Another European fund manager runs into concerns over liquidity

COMPANIES AND governments need to borrow money for years or decades. But ordinary savers often want instant access to their nest-egg. That age-old mismatch is the origin of many of modern finance’s intermediaries, from banks to fund managers. They promise to lend money for long periods, backed by money they must return to their own creditors and investors at the drop of a hat. Aided by regulation, the arrangement usually helps savers to save and borrowers to borrow. The trouble is, it does not always work so seamlessly.

Fears over the “liquidity mismatch” created by such intermediaries have recurred in recent months, notably in Europe. They resurfaced on June 18th, when an article in the Financial Times highlighted how H2O, a fund manager based in London that invests mainly in government and big-company bonds, had a sideline lending money to smaller businesses. Their bonds are far less liquid, meaning that it may be hard to find a buyer quickly and at a reasonable price should the need arise. In theory, that might result in the fund being unable to repay its own customers immediately, should many of them demand the on-the-spot access they had been promised.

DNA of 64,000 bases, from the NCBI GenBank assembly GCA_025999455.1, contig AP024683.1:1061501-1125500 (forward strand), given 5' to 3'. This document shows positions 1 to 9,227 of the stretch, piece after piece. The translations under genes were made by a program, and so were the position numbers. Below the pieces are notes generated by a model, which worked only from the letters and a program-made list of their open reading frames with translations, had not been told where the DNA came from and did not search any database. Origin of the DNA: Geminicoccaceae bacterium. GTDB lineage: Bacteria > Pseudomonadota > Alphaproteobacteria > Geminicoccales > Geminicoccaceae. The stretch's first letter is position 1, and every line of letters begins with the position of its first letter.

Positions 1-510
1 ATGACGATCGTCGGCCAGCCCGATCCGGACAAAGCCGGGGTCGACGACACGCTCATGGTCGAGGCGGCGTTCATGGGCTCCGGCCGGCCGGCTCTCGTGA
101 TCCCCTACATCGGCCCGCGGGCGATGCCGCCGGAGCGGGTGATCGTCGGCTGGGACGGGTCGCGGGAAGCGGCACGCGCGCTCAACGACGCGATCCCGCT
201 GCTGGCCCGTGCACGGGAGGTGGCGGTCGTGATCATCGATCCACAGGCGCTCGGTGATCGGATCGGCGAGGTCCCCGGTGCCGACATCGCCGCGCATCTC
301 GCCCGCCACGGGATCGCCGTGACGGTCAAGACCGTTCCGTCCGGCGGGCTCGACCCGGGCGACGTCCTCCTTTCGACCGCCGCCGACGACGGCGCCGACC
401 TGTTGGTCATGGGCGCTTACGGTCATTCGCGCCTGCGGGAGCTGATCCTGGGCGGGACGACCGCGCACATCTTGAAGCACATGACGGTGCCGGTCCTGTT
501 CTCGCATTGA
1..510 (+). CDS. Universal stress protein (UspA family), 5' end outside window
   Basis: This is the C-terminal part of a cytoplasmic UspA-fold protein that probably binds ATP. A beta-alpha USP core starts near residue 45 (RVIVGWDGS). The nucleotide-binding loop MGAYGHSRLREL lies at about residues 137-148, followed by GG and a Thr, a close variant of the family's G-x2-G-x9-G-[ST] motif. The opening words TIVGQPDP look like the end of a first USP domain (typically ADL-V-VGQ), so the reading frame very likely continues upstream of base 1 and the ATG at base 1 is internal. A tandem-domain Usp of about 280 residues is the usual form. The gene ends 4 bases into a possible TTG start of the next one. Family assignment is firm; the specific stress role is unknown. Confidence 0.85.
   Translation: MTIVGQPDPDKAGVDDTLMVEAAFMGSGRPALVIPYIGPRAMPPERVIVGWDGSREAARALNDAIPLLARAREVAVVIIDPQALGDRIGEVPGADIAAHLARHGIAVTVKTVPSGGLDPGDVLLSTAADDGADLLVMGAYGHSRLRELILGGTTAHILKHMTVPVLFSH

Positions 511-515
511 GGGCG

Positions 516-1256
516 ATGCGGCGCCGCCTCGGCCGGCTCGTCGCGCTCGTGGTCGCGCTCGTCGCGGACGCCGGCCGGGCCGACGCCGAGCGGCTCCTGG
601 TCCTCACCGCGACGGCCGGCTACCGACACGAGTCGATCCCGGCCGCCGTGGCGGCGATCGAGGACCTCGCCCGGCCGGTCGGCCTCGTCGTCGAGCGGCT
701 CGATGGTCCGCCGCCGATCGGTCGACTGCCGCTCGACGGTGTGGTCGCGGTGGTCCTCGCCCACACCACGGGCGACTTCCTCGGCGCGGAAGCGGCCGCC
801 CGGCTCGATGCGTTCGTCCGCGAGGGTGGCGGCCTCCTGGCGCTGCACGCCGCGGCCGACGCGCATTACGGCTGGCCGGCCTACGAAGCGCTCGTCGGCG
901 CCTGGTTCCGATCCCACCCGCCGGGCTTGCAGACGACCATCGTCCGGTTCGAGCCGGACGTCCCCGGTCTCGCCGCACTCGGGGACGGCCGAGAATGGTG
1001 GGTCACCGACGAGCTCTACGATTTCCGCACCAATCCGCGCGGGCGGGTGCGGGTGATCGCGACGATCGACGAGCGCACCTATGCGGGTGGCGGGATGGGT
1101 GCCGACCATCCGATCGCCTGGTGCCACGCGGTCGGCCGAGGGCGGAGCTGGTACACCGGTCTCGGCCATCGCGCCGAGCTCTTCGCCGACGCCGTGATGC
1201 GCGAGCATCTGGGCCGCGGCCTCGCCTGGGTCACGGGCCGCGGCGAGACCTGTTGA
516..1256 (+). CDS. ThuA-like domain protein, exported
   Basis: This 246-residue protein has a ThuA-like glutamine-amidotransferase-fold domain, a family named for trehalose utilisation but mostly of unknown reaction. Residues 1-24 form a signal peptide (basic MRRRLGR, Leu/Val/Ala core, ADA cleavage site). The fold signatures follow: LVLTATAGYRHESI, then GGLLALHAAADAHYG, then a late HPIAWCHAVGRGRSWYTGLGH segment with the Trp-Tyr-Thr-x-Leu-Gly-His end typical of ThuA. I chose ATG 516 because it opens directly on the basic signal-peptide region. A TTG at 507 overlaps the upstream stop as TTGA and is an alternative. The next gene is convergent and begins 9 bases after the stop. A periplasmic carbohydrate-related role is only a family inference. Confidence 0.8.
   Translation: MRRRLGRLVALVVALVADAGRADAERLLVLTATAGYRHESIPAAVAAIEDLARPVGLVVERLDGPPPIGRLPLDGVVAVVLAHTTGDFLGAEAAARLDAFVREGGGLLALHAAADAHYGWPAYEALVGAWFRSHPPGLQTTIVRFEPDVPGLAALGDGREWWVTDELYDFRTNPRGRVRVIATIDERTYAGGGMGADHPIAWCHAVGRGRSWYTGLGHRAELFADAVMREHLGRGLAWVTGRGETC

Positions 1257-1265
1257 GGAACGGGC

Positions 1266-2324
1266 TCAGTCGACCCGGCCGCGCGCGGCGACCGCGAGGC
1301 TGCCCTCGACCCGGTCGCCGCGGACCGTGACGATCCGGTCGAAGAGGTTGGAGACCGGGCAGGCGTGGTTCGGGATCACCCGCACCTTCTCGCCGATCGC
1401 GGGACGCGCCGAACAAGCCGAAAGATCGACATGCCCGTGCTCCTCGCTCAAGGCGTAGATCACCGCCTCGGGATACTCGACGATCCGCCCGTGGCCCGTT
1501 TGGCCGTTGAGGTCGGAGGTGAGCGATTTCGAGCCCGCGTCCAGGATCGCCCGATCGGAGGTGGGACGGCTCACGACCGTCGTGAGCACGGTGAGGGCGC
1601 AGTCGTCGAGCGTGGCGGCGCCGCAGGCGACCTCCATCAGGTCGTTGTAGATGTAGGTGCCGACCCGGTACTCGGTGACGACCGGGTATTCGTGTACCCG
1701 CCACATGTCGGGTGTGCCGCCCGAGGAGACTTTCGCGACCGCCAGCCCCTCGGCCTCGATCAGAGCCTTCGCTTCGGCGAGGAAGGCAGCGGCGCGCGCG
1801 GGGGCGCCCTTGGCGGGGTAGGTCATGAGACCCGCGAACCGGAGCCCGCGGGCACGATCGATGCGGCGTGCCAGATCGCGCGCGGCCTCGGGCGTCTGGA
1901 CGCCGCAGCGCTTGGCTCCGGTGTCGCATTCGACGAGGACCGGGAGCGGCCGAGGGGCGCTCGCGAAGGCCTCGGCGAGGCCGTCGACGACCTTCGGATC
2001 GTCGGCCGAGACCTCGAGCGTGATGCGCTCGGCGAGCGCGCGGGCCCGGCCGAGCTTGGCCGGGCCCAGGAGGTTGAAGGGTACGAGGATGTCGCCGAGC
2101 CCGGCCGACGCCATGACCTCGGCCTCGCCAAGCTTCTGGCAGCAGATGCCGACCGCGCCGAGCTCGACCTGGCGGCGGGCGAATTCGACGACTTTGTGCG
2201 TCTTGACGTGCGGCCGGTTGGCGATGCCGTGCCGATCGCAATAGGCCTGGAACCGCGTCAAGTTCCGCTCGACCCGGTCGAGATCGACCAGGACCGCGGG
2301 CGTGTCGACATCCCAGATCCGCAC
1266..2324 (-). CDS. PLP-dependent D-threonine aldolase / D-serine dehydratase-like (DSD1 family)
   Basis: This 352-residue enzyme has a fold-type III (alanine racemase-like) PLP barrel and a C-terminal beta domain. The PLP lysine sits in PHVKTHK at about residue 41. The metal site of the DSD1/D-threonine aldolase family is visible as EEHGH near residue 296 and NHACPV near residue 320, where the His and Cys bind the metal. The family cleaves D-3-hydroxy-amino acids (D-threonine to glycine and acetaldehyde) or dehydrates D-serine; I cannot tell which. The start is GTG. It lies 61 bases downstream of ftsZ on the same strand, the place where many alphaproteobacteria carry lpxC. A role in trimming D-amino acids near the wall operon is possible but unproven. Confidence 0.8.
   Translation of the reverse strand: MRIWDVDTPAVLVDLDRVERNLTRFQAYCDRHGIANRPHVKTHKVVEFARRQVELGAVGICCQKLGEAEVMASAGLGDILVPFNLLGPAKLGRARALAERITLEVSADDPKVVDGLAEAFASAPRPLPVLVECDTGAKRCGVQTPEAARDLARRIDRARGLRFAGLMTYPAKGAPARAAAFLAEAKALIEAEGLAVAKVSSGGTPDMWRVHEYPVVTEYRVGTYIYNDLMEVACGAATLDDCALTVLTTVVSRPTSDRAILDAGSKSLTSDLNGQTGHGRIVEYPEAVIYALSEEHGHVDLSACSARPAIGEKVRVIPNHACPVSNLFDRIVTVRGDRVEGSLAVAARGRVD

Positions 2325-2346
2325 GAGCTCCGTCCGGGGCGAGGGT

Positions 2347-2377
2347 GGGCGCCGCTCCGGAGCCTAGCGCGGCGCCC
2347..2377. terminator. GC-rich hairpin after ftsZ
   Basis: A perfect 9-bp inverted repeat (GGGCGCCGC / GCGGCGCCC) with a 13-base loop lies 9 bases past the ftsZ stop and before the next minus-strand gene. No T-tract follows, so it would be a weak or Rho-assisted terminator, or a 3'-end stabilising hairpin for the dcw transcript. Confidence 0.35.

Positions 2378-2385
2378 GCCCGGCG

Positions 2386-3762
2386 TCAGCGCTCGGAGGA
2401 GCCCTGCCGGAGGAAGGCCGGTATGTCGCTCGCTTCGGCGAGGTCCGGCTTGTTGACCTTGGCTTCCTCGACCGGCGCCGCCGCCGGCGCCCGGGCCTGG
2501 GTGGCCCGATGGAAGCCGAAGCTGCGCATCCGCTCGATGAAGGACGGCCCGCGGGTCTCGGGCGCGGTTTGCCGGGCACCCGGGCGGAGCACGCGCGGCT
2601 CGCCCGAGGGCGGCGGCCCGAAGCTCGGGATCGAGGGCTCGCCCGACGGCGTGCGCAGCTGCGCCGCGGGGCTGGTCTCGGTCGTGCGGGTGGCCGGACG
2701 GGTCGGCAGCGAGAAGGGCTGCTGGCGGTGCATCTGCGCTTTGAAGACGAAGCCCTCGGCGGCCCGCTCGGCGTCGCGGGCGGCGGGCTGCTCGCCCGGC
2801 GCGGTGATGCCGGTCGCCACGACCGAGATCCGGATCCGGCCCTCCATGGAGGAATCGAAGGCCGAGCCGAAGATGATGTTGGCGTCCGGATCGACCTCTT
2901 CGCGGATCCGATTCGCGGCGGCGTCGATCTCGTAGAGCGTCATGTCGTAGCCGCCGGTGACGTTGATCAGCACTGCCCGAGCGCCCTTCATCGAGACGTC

Investors took fright. It hardly helped that the illiquid bonds in question (worth €1.4bn, or $1.6bn, out of about €30bn in assets under...

via The Economist: Finance and economics Business Feeds

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